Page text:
Not the easiest week in rescue

This week has been defined by its ever shifting dilemmas:

Last weekend saw a high of us having Jack safe and indoors.   In contrast, Thursday night brought a sleepless night of Jango back and forth to the litter tray with cystitis and Sooty vomiting every hour or so – a particularly acute issue since he sleeps on my pillow.

wet

Taking Jack indoors didn’t feel particularly like an ethical dilemma … he’s been visiting our garden as a stray for several years, is visibly neglected and at that point appeared to have a wound on his arm and was shaking.  If anything it felt like we were in the wrong for NOT taking him in before … a cat rescue taking in cats from all over the county and beyond, but not helping the stray in the yard.   The practicalities and his rare appearances had made it impossible before as his visits can be months apart.  The chances of this co inciding with us having a rescue room free … something which happens for usually less than 24 hours every few weeks.

jack indoors at last!1

However, we were depriving him of his liberty and planning to take him to be neutered.   Facebook groups throw up many vehement comments about neutering ……. “how would you feel if you weren’t allowed to have children?”  Let’s not even go there just now.  We can live with that charge.  Jack is a cat not a human daddy, biologically driven to reproduce, but with little desire to see it through from taking paternity leave to paying university fees and beyond.  Gorgeous as any baby Jacklets might be …. there really are too many already born kits out there needing homes.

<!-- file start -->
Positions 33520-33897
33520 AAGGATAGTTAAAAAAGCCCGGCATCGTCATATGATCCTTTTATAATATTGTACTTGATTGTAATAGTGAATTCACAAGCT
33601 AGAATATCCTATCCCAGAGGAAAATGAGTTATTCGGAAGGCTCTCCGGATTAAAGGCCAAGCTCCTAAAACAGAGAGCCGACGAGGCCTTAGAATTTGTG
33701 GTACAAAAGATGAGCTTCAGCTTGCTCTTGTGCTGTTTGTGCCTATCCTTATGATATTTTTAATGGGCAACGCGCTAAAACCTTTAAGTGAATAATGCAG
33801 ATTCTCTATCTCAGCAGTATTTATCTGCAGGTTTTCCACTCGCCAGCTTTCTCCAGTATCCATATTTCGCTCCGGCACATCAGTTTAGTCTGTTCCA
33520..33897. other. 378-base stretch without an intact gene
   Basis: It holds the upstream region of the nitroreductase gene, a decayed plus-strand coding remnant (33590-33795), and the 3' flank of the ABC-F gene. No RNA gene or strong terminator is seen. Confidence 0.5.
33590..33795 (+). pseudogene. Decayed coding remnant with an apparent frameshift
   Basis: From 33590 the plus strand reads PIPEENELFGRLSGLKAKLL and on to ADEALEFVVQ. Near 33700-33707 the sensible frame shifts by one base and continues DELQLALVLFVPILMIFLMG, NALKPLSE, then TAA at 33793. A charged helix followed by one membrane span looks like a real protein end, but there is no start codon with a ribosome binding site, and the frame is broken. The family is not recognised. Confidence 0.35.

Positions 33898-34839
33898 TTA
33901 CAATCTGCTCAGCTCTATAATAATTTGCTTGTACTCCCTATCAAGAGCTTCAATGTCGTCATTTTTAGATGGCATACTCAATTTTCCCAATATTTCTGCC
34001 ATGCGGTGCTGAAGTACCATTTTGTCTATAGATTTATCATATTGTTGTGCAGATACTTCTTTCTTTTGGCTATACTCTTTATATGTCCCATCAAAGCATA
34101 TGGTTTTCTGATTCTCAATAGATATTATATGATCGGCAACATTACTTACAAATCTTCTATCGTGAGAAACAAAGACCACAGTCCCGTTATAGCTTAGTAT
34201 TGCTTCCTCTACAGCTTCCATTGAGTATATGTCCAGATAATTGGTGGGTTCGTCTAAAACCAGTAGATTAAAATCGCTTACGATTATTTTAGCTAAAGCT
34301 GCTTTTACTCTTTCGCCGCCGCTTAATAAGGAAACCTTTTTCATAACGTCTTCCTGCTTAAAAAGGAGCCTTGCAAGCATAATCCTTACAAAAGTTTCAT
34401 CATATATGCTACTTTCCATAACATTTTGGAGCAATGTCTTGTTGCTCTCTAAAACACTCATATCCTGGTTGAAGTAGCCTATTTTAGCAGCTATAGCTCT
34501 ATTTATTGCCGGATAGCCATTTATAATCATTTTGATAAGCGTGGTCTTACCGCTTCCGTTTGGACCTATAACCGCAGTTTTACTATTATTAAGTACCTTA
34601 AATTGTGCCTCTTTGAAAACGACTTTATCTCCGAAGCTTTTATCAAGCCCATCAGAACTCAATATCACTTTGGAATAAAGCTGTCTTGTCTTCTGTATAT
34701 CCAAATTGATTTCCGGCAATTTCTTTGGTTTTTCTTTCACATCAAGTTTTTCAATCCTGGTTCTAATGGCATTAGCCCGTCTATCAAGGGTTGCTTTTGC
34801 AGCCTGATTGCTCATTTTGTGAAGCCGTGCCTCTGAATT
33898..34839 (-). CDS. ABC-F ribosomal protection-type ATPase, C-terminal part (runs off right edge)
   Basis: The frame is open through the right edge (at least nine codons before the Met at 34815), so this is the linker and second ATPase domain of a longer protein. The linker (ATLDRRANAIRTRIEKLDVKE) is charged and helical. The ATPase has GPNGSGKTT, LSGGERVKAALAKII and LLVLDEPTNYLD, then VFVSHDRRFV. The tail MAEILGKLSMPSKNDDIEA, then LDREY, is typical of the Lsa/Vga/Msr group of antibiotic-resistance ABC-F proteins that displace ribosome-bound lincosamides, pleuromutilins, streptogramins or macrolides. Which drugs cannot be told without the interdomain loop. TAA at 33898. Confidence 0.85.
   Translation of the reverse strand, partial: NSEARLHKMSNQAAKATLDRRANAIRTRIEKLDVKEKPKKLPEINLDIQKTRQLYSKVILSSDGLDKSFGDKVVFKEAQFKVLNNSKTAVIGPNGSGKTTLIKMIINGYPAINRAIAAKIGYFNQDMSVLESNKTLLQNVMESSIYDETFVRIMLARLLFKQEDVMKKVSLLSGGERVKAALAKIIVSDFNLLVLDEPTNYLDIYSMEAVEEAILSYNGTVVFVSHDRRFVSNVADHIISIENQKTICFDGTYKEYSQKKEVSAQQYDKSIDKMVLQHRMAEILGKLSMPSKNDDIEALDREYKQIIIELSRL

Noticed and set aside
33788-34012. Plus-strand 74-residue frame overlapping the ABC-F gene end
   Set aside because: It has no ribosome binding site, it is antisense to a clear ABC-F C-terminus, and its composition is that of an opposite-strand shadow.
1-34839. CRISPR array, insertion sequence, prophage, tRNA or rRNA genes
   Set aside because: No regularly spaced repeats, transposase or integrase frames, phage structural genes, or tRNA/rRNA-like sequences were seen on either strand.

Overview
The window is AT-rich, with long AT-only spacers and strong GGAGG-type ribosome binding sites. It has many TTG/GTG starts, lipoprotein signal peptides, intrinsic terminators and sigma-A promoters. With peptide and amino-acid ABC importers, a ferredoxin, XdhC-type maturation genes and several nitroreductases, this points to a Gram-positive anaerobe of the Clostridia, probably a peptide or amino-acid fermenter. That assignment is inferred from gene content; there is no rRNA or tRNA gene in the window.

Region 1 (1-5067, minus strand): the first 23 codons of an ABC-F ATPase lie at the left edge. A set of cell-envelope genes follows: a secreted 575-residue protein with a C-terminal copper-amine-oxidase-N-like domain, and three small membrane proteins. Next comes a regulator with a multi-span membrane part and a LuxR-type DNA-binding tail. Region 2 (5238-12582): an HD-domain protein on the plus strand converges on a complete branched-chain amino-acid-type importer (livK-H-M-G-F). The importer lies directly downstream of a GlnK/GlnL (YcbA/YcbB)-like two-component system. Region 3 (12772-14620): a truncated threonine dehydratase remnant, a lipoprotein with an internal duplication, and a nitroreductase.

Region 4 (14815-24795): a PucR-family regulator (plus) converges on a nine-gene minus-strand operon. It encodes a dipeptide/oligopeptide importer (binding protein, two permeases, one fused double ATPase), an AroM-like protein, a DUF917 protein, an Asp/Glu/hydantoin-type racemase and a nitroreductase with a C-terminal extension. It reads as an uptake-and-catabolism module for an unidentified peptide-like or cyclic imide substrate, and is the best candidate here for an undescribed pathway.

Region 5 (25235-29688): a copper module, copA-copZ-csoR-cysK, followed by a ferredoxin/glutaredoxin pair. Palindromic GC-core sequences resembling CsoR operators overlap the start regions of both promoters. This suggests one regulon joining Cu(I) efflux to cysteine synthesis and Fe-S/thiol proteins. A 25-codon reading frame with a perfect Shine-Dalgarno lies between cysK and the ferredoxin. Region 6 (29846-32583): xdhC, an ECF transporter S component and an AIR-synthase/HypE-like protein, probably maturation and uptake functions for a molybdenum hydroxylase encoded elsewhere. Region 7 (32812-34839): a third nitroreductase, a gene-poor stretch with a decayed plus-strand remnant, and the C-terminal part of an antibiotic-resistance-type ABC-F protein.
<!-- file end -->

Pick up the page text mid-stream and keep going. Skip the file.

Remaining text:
jack a little more settled2

What did make it more complicated though was a response to my post in a local forum about Jack saying that they thought he ‘belonged’  to an elderly man who was struggling to take care of himself, never mind the cat.  Ah!  So he could be ‘owned’ by someone who may be very attached to him, though clearly wasn’t caring for him adequately.   So which is more important?  The human’s attachment or the cat’s care?   In an ideal situation, perhaps our rescue could help support the man in caring for Jack, but what if he just demanded him back and refused help?  That got resolved by the lovely people on the allotments tracing the old guy and finding that Jack did not belong to him.